SaNOtize's nasal spray treatment accelerates clearance of Covid-19 virus by 16 times more than a placebo in its Phase II clinical trials.

George Washington University student Laura Delgado is given the H1N1 flu nasal spray vaccine at the Student Health Service clinic in Washington November 19, 2009.
George Washington University student Laura Delgado is given the H1N1 flu nasal spray vaccine at the Student Health Service clinic in Washington November 19, 2009. (Reuters)

Israel and New Zealand have given interim approval for the sale of biotech firm SaNOtize Research and Development's Nitric Oxide Nasal Spray (NONS) which could help prevent transmission of the Covid-19 virus, the company said.

Manufacturing of NONS, under the brand name Enovid, has begun in Israel on Monday with SaNOtize's partner Nextar Chempharma Solutions Ltd and it is expected to be on sale there this summer.

In New Zealand, SaNOtize has registered its nasal spray with the New Zealand Medicines and Medical Devices Safety Authority, which permits the company to distribute and sell NONS over the counter immediately, the Vancouver-based company said.

NONS protects users from viruses that enter the body through the upper nasal pathways.

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How does it work?

The self-administered spray aims to reduce viral load by killing the virus, blocking its entry into the body and halting viral replication within the nasal cavity.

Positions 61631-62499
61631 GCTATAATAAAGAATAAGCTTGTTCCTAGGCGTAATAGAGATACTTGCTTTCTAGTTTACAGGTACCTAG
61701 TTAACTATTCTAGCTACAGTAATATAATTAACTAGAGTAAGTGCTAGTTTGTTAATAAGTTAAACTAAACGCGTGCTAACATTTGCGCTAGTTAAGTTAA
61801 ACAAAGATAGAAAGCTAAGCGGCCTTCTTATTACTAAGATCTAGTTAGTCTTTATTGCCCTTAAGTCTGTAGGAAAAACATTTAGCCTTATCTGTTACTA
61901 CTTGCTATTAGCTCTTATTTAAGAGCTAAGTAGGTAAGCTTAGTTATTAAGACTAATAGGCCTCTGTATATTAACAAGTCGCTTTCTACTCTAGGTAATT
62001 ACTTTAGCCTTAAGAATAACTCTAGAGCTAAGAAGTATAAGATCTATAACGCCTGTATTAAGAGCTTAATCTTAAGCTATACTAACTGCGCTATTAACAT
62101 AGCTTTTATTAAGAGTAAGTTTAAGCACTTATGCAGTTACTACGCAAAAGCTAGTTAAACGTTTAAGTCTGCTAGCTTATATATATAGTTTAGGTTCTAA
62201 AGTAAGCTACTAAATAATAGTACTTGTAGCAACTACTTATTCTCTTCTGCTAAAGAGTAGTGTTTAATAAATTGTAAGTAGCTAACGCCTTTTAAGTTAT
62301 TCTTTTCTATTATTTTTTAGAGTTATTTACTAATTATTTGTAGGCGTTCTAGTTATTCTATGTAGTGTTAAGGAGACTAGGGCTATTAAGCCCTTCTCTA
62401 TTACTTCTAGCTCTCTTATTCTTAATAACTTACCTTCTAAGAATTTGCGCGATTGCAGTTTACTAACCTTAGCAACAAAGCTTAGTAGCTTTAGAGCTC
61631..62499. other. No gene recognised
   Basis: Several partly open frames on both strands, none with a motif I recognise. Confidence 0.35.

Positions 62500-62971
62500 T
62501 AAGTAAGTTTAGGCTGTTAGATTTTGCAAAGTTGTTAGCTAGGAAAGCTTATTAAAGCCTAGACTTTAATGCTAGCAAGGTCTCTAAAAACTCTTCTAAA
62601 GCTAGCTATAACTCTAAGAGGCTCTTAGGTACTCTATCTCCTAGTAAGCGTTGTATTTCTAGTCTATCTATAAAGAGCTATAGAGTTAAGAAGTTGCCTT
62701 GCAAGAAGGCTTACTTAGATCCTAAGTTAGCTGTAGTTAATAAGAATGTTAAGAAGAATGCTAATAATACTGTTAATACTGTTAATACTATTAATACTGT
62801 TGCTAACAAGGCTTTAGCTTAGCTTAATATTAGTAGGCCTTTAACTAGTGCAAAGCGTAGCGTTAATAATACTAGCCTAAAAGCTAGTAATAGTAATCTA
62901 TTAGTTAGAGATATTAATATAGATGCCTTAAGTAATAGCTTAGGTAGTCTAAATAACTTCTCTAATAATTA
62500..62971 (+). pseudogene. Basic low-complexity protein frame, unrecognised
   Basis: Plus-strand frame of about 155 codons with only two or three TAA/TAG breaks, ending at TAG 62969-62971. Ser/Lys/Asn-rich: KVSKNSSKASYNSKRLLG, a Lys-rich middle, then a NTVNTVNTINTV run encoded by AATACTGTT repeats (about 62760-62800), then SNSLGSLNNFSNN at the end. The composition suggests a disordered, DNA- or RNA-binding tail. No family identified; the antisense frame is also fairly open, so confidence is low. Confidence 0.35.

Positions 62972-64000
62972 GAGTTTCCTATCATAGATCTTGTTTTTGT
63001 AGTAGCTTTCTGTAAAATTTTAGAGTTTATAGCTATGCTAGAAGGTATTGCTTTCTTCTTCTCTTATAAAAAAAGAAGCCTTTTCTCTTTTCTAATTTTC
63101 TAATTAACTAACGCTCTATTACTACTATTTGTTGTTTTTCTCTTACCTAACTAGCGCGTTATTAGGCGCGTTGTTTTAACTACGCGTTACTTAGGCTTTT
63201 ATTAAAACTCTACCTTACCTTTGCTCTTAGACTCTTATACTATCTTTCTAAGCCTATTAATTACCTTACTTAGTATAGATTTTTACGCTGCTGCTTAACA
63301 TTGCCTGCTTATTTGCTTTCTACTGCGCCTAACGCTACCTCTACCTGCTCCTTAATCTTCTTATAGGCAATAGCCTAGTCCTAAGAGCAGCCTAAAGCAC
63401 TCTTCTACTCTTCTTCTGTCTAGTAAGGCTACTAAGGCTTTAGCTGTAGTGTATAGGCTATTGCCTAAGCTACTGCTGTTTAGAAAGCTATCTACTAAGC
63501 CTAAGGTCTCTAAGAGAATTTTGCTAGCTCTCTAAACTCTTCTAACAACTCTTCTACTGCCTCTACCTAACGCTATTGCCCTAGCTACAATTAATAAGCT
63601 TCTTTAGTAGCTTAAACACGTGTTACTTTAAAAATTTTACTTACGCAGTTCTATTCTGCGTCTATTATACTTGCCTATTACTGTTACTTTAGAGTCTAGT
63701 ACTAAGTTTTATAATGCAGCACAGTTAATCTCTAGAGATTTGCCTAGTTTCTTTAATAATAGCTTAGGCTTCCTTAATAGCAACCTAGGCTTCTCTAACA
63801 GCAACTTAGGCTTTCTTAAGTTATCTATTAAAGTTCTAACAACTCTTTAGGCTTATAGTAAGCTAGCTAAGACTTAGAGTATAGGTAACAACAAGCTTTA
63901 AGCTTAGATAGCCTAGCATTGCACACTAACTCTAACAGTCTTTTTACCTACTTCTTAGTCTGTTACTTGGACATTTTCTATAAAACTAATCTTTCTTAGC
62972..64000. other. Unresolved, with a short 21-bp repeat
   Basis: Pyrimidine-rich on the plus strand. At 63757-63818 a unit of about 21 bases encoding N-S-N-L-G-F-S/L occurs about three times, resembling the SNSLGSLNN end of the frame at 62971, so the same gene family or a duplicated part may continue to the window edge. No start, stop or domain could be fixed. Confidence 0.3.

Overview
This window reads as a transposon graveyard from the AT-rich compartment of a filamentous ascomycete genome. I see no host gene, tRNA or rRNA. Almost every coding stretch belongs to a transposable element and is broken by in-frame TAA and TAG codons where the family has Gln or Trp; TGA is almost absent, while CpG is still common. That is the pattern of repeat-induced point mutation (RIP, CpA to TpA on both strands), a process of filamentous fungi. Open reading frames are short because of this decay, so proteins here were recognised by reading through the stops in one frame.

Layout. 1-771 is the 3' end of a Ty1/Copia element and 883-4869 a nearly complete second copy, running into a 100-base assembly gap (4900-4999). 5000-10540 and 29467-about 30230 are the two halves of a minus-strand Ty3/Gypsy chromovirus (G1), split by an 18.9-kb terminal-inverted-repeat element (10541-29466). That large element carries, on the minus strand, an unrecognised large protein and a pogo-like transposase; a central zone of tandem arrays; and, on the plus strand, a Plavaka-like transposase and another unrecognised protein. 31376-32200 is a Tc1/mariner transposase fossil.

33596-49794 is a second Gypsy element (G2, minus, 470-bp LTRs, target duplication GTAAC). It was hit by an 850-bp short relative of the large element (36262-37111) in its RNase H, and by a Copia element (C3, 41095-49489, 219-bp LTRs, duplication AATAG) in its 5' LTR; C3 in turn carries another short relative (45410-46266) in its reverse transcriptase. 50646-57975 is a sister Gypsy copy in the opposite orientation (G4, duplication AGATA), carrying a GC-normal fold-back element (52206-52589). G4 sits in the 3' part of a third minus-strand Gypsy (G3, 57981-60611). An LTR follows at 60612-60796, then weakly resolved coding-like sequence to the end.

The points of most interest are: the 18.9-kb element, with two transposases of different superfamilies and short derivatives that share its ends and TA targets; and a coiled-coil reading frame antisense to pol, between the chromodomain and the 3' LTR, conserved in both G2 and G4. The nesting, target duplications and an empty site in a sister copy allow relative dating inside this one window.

SaNOtize's co-founder and Israeli-raised biochemist, Dr. Gilly Regev, told The Times of Israel that Enovid is a “hand sanitiser equivalent for the nose."

Regev said that Enovid creates both a physical barrier  and “chemical barrier” of nitric oxide in the nose, significantly reducing viral load.

Patients in the Phase II trial treated with SaNOtize’s spray saw an average viral load reduction of 95 percent in the first 24 hours and more than 99 percent within 72 hours.

"This is significant because viral load has been linked to infectivity and poor outcomes,” said Dr. Chris Miller, Chief Science Officer and co-founder of SaNOtize to Business Wire

Regev said SaNOtize is hopeful its affordable "nasal spray will now save many lives of people in countries that are waiting for the vaccine," reports The Times of Israel.

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Effective clinical trials

Last week, SaNOtize and Ashford and St Peter’s Hospitals NHS Foundation Trust in Surrey, UK announced results of clinical trials showing that NONS was an effective antiviral treatment that could prevent the transmission of Covid-19, shorten its course, and reduce the severity of symptoms and damage in those already infected.

SaNOtize’s Phase II trial evaluated 79 confirmed cases of Covid-19 and showed early treatment with the nasal spray significantly decreased the patient's  level of SARS-CoV-2, including its UK variant, reports Business Wire

The trial concluded that treatment accelerated clearance of SARS-CoV-2 by a factor of 16-fold versus a placebo, and reported no adverse events in the UK or Canadian trials.

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Source: TRTWorld and agencies